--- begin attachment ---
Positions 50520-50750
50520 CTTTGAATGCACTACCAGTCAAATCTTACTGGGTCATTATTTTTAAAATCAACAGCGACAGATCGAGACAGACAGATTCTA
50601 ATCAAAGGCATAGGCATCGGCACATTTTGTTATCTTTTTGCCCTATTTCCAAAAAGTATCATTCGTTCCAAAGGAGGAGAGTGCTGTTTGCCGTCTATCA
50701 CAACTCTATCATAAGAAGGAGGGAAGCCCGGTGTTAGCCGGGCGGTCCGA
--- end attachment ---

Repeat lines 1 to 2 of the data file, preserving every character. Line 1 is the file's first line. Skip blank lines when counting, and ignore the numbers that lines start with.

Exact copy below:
Positions 50520-50750
50520 CTTTGAATGCACTACCAGTCAAATCTTACTGGGTCATTATTTTTAAAATCAACAGCGACAGATCGAGACAGACAGATTCTA